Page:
When former Democratic Texas Gov. Ann Richards noticed that the collars of her shirts no longer fit properly, she went to visit her doctor. She learned that her spine had compressed and she had lost a half-inch in height.
The diagnosis was osteoporosis.
"I don’t want my kids to remember my last year the way I remember momma’s," Richards said, referring to the osteoporosis that sapped her mother’s spirit. "I was totally ignorant about what was going on inside my body."
But that changed once she began taking medication. She modified her diet and incorporated more exercise into her daily schedule.
"I’m 70 years old and I’ve never felt better or been in better health in my life," she said.
MU was one of Richards’ many stops on a nationwide tour encouraging women to modify their diet and exercise regimes and get bone-density tests. Her travel is sponsored by Eli Lily, a pharmaceutical company that makes Evista, a drug Richards and many other post-menopausal women use to maintain bone density.
Richards and two other keynote speakers addressed more than 700 women during The Missouri Conference for Women held at the Hearnes Center on Wednesday. At the conference she signed copies of a book she co-authored with her physician, "I’m Not Slowing Down: Winning My Battle With Osteoporosis."
Sessions at the day-long conference included topics about leadership, strategies for success and health care.
Dr. Mary Lea Dohrman, a clinical associate professor at the MU Health Sciences Center, spoke about cardiovascular disease, the leading cause of death in women. The majority of heart disease is preventable, she said.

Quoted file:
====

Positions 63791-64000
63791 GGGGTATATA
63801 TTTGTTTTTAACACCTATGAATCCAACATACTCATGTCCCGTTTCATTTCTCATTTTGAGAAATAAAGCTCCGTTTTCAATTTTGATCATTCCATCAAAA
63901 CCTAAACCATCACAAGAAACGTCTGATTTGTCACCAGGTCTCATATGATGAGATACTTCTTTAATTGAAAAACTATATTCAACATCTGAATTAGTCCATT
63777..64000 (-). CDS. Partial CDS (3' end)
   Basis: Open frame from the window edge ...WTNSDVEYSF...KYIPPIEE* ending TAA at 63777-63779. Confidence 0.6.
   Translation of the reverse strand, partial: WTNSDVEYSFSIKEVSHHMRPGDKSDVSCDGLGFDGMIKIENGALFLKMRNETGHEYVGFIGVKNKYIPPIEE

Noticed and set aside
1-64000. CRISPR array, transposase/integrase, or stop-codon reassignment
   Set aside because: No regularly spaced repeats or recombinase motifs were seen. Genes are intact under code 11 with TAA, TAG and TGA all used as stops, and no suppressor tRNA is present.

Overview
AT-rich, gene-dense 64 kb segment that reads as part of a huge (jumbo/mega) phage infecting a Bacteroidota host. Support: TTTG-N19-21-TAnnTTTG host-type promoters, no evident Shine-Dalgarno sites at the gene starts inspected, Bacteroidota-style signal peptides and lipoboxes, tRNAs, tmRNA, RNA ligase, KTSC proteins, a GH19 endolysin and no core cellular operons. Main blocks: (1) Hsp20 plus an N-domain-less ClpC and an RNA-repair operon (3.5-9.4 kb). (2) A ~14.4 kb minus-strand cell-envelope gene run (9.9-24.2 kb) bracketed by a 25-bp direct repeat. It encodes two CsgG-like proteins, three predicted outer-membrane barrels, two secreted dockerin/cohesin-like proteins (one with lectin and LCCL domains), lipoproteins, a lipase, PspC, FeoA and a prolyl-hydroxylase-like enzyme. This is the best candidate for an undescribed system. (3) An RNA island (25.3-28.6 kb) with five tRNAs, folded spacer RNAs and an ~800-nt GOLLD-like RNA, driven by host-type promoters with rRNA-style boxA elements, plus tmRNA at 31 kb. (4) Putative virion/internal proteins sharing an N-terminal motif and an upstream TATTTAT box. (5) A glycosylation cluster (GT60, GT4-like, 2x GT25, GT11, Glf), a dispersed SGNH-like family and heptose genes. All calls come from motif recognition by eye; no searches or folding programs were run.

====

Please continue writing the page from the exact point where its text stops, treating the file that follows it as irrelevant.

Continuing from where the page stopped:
Dohrman encouraged women to give up smoking, which is especially deadly in combination with birth-control pills. "A single cigarette decreases coronary blood flow," Dohrman said.
She also advised women to get regular blood pressure and cholesterol checks and engage in various forms of stress management, such as exercise.
The medical community now feels that people ought to have a half hour of exercise every day. Eating high fiber, low fat foods is also important. "Cook for one and eat for two," she advised.
The conference developed from two pilot programs in California and Texas. "This was my wife’s idea," Missouri Gov. Bob Holden told the crowd during the lunchtime banquet. "We want this to be an affirmation of how much you contribute to our society."
Noelle Collins, an attorney with Stinson Morrison Hecker, found the conference inspiring. She was exchanging business cards with three other women she met while attending a session about starting and growing your own business.
Collins said you can always learn something from another individual, especially another businesswoman. Many women are forthcoming about their personal struggles and goals as well as their professional lives, Collins explained. "When men talk about business you don’t hear a holistic perspective," Collins said.